“Lea-Der has taken the lead as one of the first major Canadian companies to enter the Iranian market and we would be happy and delighted to work with any company in Canada that has desires to enter into the global market,” Hak said.

The upside of being in the safety business is that there is an ever-present demand. “Everyone wants human safety, everyone wants environment protection,” said Hak. But in North America, he explained, companies are focused only on the bottom line at present. “In the Middle East conversely, companies are still buying rigs, they’re still hiring people and they’re still expanding. The difference is a national oil company owned by the state must continue to build, develop and bring in money to the state.”

So opportunities are available beyond our borders, which is why Canadian companies are now approaching Lea-Der to facilitate an expansion out of North America. And Lea-Der is making them export-ready by giving them the proper tools to get their products overseas.

“Our advice to Canadian companies is to look beyond the borders of North America because the world is now an economic village,” Hak said. “Opening up internationally mitigates the challenges that companies have in North America. What we do overseas is not just for Lea-Der; we do it for a very large number of Canadian companies. We’re helping them to create global markets for their products.”

But success at an international level comes only with understanding the local market and business culture of another country. “Doing business in North America is completely different from doing business in Africa, the Middle East or South America,” Hak said, adding that success correlates with connections, whether they be corporate or government. The latter comes in handy especially when working in the Middle East, where unlike North America, oil and gas companies are owned by the state, and dealing with a governing body can be completely different from dealing with private businesses.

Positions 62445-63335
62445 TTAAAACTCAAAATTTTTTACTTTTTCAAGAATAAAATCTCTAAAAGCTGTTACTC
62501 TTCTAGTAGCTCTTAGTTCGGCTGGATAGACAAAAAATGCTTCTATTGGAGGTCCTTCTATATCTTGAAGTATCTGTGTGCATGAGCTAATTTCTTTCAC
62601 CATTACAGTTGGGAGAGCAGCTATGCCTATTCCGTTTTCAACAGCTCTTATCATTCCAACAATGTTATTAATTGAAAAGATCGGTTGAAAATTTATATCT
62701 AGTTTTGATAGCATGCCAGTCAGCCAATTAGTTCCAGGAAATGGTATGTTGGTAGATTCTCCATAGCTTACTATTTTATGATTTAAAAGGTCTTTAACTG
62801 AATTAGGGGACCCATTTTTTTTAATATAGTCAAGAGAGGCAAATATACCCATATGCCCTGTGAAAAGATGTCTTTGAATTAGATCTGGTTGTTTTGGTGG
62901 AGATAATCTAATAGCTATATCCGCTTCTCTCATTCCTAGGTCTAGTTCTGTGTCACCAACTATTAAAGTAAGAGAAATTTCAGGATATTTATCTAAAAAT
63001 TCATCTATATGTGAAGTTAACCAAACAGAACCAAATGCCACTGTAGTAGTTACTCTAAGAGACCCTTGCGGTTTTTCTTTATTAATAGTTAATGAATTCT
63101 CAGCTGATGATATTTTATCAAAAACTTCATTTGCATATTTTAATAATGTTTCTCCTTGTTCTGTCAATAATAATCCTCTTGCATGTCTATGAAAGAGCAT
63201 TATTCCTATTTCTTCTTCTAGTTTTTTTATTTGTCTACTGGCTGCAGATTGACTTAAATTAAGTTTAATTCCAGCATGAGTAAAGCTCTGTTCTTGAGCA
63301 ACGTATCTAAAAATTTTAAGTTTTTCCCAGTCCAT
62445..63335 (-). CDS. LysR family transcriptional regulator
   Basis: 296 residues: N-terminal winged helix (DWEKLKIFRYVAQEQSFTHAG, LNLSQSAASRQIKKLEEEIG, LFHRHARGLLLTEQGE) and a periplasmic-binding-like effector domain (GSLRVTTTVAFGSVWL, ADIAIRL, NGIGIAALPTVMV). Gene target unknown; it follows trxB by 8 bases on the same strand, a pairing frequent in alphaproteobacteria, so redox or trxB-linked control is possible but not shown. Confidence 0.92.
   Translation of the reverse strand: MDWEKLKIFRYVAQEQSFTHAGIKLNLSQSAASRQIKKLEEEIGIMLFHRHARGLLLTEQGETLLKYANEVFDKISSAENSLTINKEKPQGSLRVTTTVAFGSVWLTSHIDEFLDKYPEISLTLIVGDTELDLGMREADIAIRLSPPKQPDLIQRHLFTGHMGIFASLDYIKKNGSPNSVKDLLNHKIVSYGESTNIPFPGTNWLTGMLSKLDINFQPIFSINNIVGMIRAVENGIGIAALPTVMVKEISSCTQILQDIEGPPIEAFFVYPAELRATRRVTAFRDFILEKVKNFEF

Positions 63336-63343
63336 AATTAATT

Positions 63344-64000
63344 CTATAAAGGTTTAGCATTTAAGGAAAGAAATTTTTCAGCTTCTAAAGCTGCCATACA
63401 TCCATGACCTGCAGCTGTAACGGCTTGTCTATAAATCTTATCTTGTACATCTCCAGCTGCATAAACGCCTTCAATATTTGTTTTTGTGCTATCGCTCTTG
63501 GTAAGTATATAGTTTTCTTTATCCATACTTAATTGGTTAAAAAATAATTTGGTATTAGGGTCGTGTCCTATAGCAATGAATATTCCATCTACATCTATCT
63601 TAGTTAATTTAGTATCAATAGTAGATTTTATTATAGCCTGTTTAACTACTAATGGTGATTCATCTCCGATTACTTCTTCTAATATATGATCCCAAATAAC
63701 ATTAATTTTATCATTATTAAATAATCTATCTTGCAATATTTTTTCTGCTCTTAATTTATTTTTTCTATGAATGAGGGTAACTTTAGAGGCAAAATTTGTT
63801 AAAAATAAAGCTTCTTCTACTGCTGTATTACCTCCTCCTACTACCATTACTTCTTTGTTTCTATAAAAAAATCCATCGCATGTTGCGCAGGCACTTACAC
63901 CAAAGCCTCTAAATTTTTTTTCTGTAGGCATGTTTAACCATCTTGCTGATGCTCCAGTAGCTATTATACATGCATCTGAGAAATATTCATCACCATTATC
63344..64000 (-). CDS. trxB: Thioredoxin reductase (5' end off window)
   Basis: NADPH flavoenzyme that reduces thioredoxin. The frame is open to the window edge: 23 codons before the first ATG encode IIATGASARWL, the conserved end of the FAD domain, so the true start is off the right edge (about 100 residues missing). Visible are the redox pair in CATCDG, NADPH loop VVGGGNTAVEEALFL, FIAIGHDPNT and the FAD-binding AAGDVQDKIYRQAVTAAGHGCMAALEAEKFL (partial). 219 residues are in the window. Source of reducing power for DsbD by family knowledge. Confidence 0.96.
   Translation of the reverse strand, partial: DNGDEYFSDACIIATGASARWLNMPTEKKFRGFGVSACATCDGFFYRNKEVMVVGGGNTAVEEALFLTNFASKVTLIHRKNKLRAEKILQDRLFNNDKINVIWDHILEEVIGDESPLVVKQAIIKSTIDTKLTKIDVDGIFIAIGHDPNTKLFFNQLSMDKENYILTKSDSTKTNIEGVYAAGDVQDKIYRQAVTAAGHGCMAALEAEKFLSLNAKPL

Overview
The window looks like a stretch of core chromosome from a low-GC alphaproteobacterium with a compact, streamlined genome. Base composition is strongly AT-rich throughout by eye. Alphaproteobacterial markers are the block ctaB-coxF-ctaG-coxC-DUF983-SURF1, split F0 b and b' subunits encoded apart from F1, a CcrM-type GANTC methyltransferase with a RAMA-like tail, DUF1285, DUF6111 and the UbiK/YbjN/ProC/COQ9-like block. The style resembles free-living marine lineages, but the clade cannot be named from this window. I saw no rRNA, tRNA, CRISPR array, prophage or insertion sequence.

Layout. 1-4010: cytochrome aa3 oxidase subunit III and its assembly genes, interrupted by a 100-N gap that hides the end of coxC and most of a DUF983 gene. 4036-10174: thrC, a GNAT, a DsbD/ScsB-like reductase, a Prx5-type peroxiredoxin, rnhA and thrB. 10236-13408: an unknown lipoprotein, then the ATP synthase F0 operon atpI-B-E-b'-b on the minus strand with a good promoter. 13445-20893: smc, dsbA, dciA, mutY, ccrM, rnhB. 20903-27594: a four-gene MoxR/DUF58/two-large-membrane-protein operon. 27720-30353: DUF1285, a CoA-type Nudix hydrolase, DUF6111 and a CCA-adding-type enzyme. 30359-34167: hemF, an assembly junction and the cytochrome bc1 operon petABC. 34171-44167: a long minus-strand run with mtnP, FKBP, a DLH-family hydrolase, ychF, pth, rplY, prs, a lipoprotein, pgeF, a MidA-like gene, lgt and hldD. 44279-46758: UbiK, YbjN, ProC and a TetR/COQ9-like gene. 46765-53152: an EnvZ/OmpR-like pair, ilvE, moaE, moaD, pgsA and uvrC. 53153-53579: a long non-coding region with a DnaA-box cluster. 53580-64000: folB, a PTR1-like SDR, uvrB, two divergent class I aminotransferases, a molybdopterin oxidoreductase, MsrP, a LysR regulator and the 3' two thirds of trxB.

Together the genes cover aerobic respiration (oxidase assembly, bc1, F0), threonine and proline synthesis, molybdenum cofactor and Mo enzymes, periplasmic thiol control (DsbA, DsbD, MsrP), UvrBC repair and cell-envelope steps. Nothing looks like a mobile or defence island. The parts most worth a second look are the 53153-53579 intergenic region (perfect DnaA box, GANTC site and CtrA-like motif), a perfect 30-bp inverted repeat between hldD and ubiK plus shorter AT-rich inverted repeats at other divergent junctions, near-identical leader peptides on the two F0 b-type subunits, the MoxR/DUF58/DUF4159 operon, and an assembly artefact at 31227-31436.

Maximum safety, minimum environmental footprint

Working on an oil rig is one of the most dangerous jobs there is and accordingly, Lea-Der specializes in the production of safety products, custom-made to support the global oil and gas industry. Dedicated to human safety and environment protection, the company is known for its drill floor traction matting. An excellent example of Lea-Der’s ‘maximum safety, minimum environmental footprint’ mandate, these mats are attached to rig floors or fit around the rotary table. The traction surface is resistant to any fluids discharged during drilling and colour-coded danger zones help ensure a safe workspace. The Lea-Der Mud Can is a good example of a type of equipment that helps protect the environment. Chemical-resistant, the Mud Can recaptures drilling fluid to prevent spills on land or elsewhere.

“When we go anywhere now in North America, we say that we are a one-stop shop for human safety and environment protection,” Hak said.

The company is heavily invested in training people who want to enter the drilling market. Through an online training program called the Service Rig Training, novice workers learn how to protect themselves. “I think the training is a very important component because companies tell us that with the training that has been done, their incidents have been reduced by 37 per cent, which is a very significant amount,” Hak said.